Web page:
This page gives an overview of the Gettext Commons and describes how to integrate the library into existing Java applications.

Quick Links: I18nExample.java, API Documentation


  • Java 1.3 (or higher)
  • GNU gettext




Most Unix systems and Linux distributions ship with gettext packages.


The Gettext Commons provide the class I18n that has methods that need to be invoked each time a user visible string is used:

I18n i18n = I18nFactory.getI18n(getClass());

System.out.println(i18n.tr("This text will be translated"));

I18n also supports proper handling of plurals:

System.out.println(i18n.trn("Copied file.", "Copied files.", 1));
// will print "Copied file."

System.out.println(i18n.trn("Copied file.", "Copied files.", 4));
// will print "Copied files."

In addition there are convenience methods that use the Java API MessageFormat.format() for substitution:

System.out.println(i18n.tr("Folder: {0}", new File("/home/xnap-commons"));
System.out.println(i18n.trn("{0} file", "{0} files", 5, new Integer(5)));

And sometimes it is necessary to provide different translations of the same word as some words may have multiple meanings in the native language the program is written but not in other languages:

System.out.println(i18n.trc("chat (verb)", "chat"));
System.out.println(i18n.trc("chat (noun)", "chat"));

The preferable way to create an I18n object is through the I18nFactory. The factory caches the I18n object internally using the the package name of the provided class object and registers it with I18nManager. Thus all classes of the same package will use the same I18n instance.

public class SampleClass
	private static I18n i18n = I18nFactory.getI18n(SampleClass.class);

	String localizedString;

	public SampleClass()
	        localizedString = i18n.tr("Hello, World");

I18nManager lets you register independently created I18n objects and provides the facility to change the locale of all registered I18n objects thereby notifying possible LocaleChangeListeners:

public class LocaleChangeAwareClass implements LocaleChangeListener
	private static I18n i18n = I18nFactory.getI18n(LocaleChangeAwareClass.class);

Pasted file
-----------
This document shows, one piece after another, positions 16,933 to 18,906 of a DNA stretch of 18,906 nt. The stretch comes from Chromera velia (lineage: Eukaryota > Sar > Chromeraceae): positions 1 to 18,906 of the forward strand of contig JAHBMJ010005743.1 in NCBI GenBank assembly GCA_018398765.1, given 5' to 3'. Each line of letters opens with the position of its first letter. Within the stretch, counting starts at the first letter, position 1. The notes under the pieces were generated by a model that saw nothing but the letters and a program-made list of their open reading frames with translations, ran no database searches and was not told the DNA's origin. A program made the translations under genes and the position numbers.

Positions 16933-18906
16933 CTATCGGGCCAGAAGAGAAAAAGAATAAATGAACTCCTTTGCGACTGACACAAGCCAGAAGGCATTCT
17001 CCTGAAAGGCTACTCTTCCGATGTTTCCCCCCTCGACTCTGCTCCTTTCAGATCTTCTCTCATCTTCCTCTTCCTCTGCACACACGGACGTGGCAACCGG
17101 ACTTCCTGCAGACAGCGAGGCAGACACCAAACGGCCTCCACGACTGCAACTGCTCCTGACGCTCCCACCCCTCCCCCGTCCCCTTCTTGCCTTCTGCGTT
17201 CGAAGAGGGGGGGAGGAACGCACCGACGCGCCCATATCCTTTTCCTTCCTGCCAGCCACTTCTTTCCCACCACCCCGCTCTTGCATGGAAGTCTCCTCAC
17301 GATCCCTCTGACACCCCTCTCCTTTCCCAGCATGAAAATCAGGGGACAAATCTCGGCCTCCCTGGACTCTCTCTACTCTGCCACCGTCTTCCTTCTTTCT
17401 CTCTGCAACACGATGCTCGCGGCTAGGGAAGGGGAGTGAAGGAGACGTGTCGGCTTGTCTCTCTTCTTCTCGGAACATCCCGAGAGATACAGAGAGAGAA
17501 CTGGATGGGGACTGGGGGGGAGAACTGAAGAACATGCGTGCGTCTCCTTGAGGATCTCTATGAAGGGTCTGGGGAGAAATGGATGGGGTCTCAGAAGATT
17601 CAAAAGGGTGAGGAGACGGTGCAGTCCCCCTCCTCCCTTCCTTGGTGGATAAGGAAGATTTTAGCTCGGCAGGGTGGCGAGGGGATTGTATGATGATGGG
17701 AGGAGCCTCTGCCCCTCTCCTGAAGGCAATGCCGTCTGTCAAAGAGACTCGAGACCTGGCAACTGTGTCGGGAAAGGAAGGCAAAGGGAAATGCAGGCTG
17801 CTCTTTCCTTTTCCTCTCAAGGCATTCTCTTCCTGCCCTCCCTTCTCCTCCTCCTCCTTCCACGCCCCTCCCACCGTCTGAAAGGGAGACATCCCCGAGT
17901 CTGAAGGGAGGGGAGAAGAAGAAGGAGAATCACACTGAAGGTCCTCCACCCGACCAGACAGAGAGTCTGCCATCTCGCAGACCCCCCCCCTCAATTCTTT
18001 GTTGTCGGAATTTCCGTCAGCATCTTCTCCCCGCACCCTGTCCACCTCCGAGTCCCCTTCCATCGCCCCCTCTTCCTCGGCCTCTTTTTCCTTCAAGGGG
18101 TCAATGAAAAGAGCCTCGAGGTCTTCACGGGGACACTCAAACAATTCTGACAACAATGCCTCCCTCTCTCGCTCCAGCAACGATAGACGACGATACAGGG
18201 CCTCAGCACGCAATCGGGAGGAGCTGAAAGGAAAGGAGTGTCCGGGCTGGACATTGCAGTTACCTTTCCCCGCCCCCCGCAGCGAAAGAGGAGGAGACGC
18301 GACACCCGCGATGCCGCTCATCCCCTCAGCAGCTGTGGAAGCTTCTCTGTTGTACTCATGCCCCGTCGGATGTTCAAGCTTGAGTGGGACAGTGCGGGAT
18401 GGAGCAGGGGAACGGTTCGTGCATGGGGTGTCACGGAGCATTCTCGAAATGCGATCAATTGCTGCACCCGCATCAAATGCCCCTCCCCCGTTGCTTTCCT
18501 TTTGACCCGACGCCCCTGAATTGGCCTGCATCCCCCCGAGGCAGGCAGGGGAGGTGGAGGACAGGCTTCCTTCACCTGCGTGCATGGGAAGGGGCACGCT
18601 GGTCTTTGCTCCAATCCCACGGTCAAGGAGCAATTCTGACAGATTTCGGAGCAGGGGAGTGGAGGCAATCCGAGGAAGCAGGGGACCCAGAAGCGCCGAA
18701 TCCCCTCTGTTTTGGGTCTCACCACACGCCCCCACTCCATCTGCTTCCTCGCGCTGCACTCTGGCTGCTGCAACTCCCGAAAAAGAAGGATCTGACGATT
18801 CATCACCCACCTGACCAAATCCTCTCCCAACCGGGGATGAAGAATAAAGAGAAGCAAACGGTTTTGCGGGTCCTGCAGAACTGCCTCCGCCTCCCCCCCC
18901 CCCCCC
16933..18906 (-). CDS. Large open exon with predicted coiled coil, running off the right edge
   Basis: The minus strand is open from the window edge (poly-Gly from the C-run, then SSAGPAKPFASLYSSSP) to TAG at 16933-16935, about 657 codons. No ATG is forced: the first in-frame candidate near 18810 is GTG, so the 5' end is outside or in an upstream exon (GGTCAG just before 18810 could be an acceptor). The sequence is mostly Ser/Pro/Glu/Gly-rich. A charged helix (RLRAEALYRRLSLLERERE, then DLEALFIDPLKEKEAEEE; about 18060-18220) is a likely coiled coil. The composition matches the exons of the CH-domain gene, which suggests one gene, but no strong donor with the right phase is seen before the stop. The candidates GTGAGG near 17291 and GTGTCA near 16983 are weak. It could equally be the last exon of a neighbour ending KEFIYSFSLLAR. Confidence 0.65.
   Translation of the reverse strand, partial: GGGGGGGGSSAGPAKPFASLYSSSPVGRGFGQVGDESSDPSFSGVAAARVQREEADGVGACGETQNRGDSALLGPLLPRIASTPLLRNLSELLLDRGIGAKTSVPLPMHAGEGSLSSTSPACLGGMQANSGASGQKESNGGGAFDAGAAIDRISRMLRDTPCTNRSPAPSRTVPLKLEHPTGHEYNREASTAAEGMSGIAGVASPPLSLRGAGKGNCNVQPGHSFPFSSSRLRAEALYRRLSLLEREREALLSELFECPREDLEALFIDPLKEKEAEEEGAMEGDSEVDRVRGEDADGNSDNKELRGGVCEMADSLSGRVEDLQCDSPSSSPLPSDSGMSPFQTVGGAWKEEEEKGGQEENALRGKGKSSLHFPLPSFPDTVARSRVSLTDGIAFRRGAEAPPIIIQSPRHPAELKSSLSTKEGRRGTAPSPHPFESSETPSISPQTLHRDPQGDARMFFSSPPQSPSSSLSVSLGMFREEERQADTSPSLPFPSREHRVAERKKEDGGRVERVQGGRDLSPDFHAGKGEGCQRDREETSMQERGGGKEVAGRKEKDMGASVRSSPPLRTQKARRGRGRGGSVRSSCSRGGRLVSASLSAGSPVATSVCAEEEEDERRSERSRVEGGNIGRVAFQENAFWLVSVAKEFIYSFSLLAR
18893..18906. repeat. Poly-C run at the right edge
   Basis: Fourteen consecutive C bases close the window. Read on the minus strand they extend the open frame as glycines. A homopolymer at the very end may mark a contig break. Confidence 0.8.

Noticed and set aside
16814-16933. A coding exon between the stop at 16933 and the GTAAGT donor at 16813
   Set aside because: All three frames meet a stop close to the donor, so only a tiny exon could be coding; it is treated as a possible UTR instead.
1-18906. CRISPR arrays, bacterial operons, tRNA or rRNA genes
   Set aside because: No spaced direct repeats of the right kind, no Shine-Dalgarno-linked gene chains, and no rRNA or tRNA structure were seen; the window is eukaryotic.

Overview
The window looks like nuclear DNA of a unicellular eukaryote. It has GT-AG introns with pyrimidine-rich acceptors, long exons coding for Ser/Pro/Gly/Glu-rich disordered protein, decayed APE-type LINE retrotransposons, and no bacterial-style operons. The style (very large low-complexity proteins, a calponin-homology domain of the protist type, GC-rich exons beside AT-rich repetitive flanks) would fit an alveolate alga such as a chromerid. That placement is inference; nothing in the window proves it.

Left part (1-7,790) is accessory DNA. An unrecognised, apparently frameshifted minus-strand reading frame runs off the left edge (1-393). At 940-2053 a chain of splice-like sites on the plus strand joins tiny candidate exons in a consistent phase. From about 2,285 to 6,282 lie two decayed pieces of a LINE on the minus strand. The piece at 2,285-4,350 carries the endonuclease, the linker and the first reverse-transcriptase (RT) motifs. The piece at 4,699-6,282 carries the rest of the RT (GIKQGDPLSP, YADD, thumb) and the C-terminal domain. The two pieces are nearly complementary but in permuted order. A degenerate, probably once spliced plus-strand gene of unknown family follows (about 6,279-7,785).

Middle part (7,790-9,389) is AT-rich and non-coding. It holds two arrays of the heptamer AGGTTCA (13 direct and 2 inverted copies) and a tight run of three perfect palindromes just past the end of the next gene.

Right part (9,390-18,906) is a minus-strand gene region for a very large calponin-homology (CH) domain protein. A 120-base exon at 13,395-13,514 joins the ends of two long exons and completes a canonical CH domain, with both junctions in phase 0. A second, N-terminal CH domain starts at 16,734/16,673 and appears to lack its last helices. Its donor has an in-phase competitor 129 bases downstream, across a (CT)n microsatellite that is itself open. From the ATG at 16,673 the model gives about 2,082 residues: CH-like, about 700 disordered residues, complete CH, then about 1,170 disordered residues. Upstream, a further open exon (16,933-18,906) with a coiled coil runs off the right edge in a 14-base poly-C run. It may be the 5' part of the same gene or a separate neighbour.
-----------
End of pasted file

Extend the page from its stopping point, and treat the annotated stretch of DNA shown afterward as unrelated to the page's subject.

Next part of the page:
String localizedString;

	public LocaleChangeAwareClass()
	        localizedString = i18n.tr("Hello, World");

	public void localeChanged(LocaleChangeEvent event)
	        // update strings
	        localizedString = i18n.tr("Hello, World");

Creating Resource Bundles

Once the source code has been internationalized, i.e. all user visible strings are wrapped by a call to i18n.tr(), xgettext can be used to extract these strings for localization.

This 3 step process is illustrated in this figure:

  1. xgettext scans the source code for calls to tr(), trc() and trn() and creates a pot file that contains all strings in the native language.
  2. msgmerge merges the strings into a po file that contains translations for a single locale. This file can be edited with convenient tools like poedit, KBabel or Emacs.
  3. msgfmt is used to generate Java class files that extend the Java ResourceBundle class.

Here is a simple example of running the gettext commands:

# extract keys
xgettext -ktrc -ktr -kmarktr -ktrn:1,2 -o po/keys.pot src/*.java 

# merge keys into localized po file
msgmerge -U po/de.po po/keys.pot

# translate file
poedit po/de.po

# create German ResourceBundle class file in app.i18n package
msgfmt --java2 -d src/conf -r app.i18n.Messages -l de po/de.po

Loading Resource Bundles

In order to specify the name of the resource bundles you want to use, you create an i18n.properties file and place it in your application's toplevel package. All subpackages will use this configuration file unless they find a different one on the way up in the package hierarchy.

i18n.properties expects the base name of the resources as the value of the key basename:


For more information on how the resource lookup works, please read here.

Maven Integration

If Maven is used for building, the invocation of gettext can be easily integrated into the build process. Follow the appropriate link below for more information: